New Insurance Domination Framework

With effect from 1 Septem­ber 2009, all insur­ance com­pan­ies will fol­low the new insur­ance nom­in­a­tion frame­work, includ­ing insur­ance cooper­at­ive giant, NTUC Income.

NTUC Income, being a cooper­at­ive, had its own Sec­tion 45 of the Co-operative Soci­et­ies Act (CSA) to gov­ern the revoc­able nom­in­a­tion of bene­fi­ciar­ies before 1 Septem­ber 2009. In the past, the com­mer­cial insur­ance industry has two prob­lems for nom­in­at­ing bene­fi­ciar­ies for their insur­ance policies bought.

Firstly, when the poli­cy­holder has nom­in­ated the spouse and/or chil­dren as the bene­fi­ciar­ies, Sec­tion 73 of the Con­vey­an­cing and Law of Prop­erty Act (“CLPA”) and Law of Prop­erty Act (“CLPA”) will auto­mat­ic­ally cre­ate a stat­utory trust in favour of the beneficiaries.

The implic­a­tion is that he will not be able to change nom­in­a­tion sub­sequently except with the approval of all the exist­ing bene­fi­ciar­ies. Hence, a divor­cee can­not change the bene­fi­ciar­ies to his new wife and chil­dren without the con­sent of his ex-wife and/or chil­dren from the pre­vi­ous mar­riage. The cre­ation of such a trust also implies that the policy owner will irre­voc­ably lose all rights and con­trol over the insur­ance policy con­cerned, includ­ing pay­outs made when he claims on crit­ical ill­ness or total per­man­ent disability.

Secondly, if the policy owner nom­in­ates someone other than his spouse and/or chil­dren, no nom­in­a­tion will be recog­nised under sec­tion 73 of the CLPA.  Since there is presently no pro­vi­sion for nom­in­a­tion of other types of bene­fi­ciar­ies in the Insur­ance Act, the status of such nom­in­a­tions is uncertain.

So in order to over­come the above 2 situ­ations, the new Insur­ance (Amend­ment) Act & Insur­ance (Nom­in­a­tion of Bene­fi­ciar­ies) Reg­u­la­tions now allow the policy owner to make two kinds of nomination:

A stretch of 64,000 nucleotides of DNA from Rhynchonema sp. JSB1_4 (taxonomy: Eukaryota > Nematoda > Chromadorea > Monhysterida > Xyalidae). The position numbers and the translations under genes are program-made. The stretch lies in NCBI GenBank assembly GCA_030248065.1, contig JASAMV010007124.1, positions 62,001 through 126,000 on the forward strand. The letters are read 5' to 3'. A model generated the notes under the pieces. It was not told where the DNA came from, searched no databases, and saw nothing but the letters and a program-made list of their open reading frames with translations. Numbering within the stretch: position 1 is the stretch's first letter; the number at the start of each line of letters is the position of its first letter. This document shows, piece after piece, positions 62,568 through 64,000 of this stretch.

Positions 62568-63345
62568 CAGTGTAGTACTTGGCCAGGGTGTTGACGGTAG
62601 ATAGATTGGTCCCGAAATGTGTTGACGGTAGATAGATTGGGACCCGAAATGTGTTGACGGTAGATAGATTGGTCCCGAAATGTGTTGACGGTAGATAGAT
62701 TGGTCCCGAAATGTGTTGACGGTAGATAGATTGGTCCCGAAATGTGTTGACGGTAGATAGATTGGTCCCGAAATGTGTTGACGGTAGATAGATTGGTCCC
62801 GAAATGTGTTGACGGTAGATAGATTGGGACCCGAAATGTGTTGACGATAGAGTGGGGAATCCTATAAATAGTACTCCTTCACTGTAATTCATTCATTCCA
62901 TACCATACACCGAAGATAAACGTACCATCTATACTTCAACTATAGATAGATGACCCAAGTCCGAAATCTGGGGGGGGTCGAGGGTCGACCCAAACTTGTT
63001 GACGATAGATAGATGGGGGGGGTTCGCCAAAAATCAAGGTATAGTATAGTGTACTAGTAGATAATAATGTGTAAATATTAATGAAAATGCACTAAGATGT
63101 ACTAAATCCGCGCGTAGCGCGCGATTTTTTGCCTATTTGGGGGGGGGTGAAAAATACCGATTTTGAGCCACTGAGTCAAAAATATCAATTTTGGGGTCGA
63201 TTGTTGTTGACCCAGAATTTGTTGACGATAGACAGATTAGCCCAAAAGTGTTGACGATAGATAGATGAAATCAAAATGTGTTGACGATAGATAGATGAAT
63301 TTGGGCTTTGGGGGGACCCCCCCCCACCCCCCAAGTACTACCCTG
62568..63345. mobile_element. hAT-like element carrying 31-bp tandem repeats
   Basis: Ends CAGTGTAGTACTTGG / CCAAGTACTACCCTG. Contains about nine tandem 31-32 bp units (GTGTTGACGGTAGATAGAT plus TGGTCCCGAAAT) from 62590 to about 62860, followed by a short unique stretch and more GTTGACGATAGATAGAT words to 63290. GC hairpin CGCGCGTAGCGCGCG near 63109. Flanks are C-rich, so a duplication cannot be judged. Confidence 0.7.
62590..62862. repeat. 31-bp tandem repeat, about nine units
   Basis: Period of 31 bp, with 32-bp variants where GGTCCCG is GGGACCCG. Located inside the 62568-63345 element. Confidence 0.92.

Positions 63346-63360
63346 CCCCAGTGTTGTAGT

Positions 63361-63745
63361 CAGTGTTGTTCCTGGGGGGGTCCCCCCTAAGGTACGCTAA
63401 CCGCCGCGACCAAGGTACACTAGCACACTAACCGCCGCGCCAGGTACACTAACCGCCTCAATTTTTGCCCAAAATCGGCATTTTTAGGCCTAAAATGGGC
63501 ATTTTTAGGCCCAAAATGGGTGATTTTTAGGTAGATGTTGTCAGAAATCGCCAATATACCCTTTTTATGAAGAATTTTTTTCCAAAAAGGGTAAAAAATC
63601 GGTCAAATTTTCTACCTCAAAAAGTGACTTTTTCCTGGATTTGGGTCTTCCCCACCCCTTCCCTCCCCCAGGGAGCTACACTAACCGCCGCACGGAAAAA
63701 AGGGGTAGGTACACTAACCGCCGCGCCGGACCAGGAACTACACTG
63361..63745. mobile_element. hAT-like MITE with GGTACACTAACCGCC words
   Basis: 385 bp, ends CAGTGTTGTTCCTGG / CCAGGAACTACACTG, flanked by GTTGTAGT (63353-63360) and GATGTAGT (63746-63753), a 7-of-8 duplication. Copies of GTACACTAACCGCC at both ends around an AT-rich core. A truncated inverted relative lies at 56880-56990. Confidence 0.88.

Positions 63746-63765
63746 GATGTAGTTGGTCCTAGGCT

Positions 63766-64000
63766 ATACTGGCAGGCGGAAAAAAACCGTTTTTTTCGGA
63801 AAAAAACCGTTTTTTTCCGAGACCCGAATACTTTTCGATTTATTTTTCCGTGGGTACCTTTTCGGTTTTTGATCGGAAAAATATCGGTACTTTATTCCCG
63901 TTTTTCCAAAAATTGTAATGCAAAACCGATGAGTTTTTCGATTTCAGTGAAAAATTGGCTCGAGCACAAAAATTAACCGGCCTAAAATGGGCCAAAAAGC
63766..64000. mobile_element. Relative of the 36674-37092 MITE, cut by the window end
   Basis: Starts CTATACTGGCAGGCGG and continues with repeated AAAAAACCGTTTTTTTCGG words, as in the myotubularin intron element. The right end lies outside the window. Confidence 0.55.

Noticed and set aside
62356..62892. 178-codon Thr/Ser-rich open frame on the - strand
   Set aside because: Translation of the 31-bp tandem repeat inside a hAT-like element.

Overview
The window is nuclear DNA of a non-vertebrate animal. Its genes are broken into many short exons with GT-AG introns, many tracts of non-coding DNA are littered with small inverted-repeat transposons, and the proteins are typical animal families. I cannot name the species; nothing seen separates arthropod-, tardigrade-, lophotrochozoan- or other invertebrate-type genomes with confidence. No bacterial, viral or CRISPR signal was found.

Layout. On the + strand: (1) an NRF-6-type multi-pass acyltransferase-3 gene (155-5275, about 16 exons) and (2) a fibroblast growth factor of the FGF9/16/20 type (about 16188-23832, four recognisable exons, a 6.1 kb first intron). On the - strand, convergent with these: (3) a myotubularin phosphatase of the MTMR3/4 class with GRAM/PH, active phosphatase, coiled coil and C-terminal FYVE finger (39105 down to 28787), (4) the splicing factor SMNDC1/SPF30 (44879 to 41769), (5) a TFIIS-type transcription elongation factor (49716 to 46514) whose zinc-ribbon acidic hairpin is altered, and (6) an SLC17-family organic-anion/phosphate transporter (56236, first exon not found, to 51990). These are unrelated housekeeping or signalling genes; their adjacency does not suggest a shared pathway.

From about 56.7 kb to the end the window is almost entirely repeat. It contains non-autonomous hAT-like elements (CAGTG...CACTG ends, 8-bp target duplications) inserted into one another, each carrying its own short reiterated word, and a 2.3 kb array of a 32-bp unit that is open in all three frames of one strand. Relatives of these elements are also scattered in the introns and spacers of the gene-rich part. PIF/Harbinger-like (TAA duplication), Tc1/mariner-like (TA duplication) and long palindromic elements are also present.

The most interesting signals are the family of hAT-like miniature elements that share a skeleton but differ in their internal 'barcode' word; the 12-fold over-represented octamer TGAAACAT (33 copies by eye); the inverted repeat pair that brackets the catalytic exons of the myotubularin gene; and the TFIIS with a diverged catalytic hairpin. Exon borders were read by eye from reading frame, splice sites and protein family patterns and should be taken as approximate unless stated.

• Revoc­able Nom­in­a­tion (sim­ilar to NTUC Income CSA)
  • Trust Nom­in­a­tion (sim­ilar to Sec­tion 73 of CLPA)

Revoc­able Nomination

To make a revoc­able nom­in­a­tion, obtain the offi­cial pre­scribed form from the insur­ance com­pany. Com­plete the form in the pres­ence of two adult wit­nesses who must be at least 21 years old and who are not your nominee(s) or your nom­in­ees’ spouses. The nom­inee can be any indi­vidual or any legal entity such as an asso­ci­ation or cor­por­a­tion. You must send your ori­ginal com­pleted Revoc­able Nom­in­a­tion Form to the insur­ance com­pany for it to take effect.

You are allowed to make numer­ous Revoc­able Nom­in­a­tions for the same policy, with the latest nom­in­a­tion revok­ing and repla­cing the pre­vi­ous nomination.

For nom­in­ees below 18 years, the death pro­ceeds will be paid to the par­ent or legal guard­ian. And the pro­ceeds of the policy are not pro­tec­ted from your creditors.

Trust Nom­in­a­tion

If you make Trust Nom­in­a­tion, you will be facing the prob­lems as described above. How­ever, the insur­ance policy under trust nom­in­a­tion will be pro­tec­ted from your debt­ors upon bank­ruptcy as you have given up all rights under the Trust Nom­in­a­tion.
Like the Revoc­able Nom­in­a­tion, obtain the offi­cial pre­scribed form from the insur­ance com­pany. Com­plete the form in the pres­ence of two adult wit­nesses who must be at least 21 years old and who are not your nominee(s) or your nom­in­ees’ spouses. The nom­inee can be only your spouse and/or chil­dren. You will need to name a trustee who is at least 18 years old. A nom­inee can also be a trustee. The trustee can be changed at any time, sub­ject to pre­vail­ing law. You can name your­self as the trustee but if you do so you will not be able to

  • Receive the policy pro­ceeds or
  • Give con­sent for revoc­a­tion of the nom­in­a­tion on behalf of the nominees.

You must send your ori­ginal com­pleted Trust Nom­in­a­tion Form to the insur­ance com­pany for it to take effect.

Take note that you need to get the writ­ten con­sent of all nom­in­ees or of a trustee other than you before you can:

  • Revoke the trust nomination
  • Make any changes to the policy
  • Take a loan under the policy
  • Sur­render the policy

When a nom­inee dies before you, the deceased nominee’s share of the policy pro­ceeds will go to his estate, unless you revoke the nomination.

So hurry, approach your insur­ance com­pany and start mak­ing your nom­in­a­tion now. Your fam­ily will be able to receive the pay­out from the insur­ance faster should the unfor­tu­nate event were to occur. Moreover, the nom­in­a­tion is free, unlike applic­a­tion for Let­ter of Probate/Administration.

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